poetic journeys: A R I Z O N A

All that happened – ancient volcanic eruptions, drought, erosion, uplifting

Regions, social pressures, the Long Walk, and finally, the concrete slabs of

Interstate highways – prodded ancient people to scatter and fractured a mythic road, remnants of which

Zigzag now in spurts through towns like Winslow and Holbrook. Only in the vestiges

Of Route 66, with the neon signs, wigwam motels, vintage cars, the

Nullified graffiti-covered trading posts, does

America hang on, pierced with twin arrows, to its last good times.

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The Mitten at Monument Valley

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Three Sisters at Monument Valley

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Betatakin dwelling at Navajo National Monument

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Aspen Trail at Navajo National Monument

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Fossil near Tuba City

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Coal Mine Canyon, AZ

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Wupatki Pueblo at Wupatki National Monument

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Sunset Crater Volcano National Monument

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Island Trail at Walnut Canyon National Monument

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dwellling at Walnut Canyon

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the 1924 Winona Bridge frames the San Francisco Peaks

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Twin Arrows Trading Post

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Standing on the corner in Winslow, Arizona

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Rainbow Forest at Petrified Forest National Park

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Wigwam Motel, Holbrook, AZ

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Joe & Aggie’s Cafe in Holbrook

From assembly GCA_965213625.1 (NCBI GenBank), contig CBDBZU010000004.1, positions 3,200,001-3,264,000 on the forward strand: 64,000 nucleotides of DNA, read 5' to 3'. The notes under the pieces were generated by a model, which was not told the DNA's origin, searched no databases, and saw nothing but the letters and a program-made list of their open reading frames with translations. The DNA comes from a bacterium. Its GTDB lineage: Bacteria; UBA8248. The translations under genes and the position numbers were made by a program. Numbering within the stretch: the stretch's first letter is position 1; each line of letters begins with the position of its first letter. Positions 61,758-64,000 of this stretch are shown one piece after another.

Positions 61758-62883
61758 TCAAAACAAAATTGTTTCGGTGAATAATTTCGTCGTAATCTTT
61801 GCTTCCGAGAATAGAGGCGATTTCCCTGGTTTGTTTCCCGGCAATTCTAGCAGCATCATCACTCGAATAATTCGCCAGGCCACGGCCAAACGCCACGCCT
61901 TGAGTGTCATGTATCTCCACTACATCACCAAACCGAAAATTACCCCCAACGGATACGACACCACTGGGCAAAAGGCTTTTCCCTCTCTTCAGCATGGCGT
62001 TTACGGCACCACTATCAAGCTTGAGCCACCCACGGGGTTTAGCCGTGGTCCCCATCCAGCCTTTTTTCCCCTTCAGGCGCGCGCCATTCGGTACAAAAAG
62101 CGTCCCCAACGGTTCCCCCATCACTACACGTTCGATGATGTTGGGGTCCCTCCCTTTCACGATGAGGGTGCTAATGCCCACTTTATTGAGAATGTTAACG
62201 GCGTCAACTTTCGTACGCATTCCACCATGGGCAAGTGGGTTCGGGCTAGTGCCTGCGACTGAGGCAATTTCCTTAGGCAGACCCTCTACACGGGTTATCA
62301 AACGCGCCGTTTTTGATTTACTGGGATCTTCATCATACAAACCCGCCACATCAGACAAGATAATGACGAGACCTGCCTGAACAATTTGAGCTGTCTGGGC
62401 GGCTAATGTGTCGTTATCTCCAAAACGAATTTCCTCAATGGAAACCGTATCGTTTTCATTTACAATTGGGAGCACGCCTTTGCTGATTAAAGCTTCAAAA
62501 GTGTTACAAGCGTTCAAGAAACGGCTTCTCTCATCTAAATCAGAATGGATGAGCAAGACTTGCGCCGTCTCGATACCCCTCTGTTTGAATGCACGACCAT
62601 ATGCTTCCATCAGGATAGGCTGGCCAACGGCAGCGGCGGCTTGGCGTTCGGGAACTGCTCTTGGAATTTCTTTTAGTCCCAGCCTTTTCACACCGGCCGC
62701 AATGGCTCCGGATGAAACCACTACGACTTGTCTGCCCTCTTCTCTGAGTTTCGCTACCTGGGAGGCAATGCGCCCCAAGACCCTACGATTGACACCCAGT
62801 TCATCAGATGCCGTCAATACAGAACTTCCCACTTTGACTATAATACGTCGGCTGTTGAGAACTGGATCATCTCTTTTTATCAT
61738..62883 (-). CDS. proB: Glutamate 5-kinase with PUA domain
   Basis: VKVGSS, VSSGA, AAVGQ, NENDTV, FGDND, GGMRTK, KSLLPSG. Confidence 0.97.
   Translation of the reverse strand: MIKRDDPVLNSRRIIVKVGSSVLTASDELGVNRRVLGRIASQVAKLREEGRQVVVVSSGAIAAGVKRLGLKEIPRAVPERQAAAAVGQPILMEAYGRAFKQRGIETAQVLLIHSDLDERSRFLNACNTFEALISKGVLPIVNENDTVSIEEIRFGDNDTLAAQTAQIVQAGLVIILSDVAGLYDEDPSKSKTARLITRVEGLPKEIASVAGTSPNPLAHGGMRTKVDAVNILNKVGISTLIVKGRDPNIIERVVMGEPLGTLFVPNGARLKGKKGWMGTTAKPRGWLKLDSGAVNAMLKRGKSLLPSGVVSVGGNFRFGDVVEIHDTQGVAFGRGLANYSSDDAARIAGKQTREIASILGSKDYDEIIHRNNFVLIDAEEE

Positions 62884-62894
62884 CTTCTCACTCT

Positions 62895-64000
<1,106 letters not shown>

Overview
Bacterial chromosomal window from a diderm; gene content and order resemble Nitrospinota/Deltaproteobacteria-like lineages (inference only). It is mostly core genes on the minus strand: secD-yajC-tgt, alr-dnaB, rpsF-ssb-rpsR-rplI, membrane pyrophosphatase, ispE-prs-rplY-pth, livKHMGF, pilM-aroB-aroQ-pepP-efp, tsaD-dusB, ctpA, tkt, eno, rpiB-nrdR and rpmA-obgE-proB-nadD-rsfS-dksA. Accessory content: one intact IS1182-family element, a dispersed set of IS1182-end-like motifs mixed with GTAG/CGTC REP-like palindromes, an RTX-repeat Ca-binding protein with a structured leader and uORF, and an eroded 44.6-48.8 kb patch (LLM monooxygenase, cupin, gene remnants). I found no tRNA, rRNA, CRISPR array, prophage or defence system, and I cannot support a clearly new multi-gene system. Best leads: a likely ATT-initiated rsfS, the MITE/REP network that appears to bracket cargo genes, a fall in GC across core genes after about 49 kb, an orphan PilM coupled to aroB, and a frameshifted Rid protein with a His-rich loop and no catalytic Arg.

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Nichols Sportsman in Holbrook, AZ

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Blue Mesa at Petrified Forest National Park

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Window Rock

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Hubbell Trading Post

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Spider Rock at Canyon de Chelly

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White House Ruins at Canyon de Chelly

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“POETRY” Invitation:  I invite you to write a poem of any poetic form on your own blog about a particular travel destination.  Or you can write about travel in general. Concentrate on any intention you set for your poetry. In this case, I wrote an acrostic poem about ARIZONA.

“The basic acrostic is a poem in which the first letters of the lines, read downwards, form a word, phrase, or sentence. Some acrostics have the vertical word at the end of the line, or in the middle.  The double acrostic has two such vertical arrangements (either first and middle letters or first and last letters), while a triple acrostic has all three (first letters, middle, and last)” (from The Teachers & Writers Handbook of Poetic Forms).

Some examples of acrostics can be found in Seasonal Sonnets (Acrostic) by Mark A. Doherty.

You can either set your own poetic intentions, or use one of the prompts I’ve listed on this page: writing prompts: prose & poetry.  (This page is a work in process).  You can also include photos, of course.

Include the link in the comments below by Thursday, August 2 at 1:00 p.m. EST.  When I write my post in response to this challenge on Friday, August 3, I’ll include your links in that post.

This will be an ongoing invitation, on the first Friday of each month. Feel free to jump in at any time. 🙂

I hope you’ll join in our community. I look forward to reading your posts!

the ~ wander.essence ~ community

I invite you all to settle in and read posts from our wandering community. I promise, you’ll be inspired!

Thanks to all of you who wrote poetic posts. 🙂